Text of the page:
4.    How is CBD in food/food supplements regulated in the UK?

In January 2019, the European Food Safety Authority (EFSA) changed the CBD classification in European law, which placed CBD in the Novel Foods Catalogue.

Any ‘novel food’ is subject to the Novel Food Regulation. Products subject to this regulation are not marketable without prior approval from the European Commission.

Therefore, sale of a CBD food is not permitted in the UK unless the business has applied for (and been approved for) a novel food authorization with the European Commission.

When making health claims about foods and food supplements in the UK, businesses should also have regard for the European regulation on Nutrition and Health Claims made on Foods, which provides that general health claims cannot be made unless they are accompanied by a relevant specific authorised health claim as set out in the EU Register for Nutrition and Health Claims.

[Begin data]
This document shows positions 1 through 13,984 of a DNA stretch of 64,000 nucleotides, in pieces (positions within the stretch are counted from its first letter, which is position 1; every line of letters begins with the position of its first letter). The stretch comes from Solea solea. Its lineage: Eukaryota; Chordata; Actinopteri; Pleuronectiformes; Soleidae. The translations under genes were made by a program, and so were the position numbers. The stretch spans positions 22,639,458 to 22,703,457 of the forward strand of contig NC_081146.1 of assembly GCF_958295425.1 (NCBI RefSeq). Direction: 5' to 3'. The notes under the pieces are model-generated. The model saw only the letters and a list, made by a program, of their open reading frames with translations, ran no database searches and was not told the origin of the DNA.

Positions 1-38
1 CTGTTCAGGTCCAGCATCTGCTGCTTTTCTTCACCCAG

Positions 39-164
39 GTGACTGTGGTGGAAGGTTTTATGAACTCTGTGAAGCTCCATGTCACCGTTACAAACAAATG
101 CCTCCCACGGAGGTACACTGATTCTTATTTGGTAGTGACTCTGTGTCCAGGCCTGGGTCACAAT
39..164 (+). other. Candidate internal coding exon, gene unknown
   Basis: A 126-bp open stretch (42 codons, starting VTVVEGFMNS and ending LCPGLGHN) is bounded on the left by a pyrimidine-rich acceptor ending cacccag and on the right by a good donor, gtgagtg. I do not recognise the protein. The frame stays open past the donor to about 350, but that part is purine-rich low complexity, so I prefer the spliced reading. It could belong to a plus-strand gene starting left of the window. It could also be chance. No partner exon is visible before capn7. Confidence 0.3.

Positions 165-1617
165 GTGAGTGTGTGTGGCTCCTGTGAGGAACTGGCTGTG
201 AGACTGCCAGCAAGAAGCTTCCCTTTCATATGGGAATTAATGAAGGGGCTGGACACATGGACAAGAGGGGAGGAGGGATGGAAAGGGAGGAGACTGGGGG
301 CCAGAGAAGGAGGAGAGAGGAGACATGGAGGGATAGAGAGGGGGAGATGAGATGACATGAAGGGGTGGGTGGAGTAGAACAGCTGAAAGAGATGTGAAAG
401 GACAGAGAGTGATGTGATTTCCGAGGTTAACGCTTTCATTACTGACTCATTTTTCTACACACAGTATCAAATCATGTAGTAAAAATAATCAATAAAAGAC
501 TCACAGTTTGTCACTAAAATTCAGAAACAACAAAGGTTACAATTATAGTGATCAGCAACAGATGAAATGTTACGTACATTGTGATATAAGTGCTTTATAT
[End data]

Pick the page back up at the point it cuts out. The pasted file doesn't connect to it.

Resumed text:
5.    How is CBD in medicine regulated in the UK?

The Medicines and Healthcare products Regulatory Agency ("MHRA") has concluded that products containing CBD that are taken for a medicinal purpose (or which are advertised using medicinal claims) must have a product licence (marketing authorisation) from the MHRA before they can be legally sold, supplied or advertised in the UK.

A US business looking to supply such CBD products for a medicinal purpose will also need to engage with the Home Office to obtain the necessary licences if the product is a controlled substance e.g. contains traces of THC.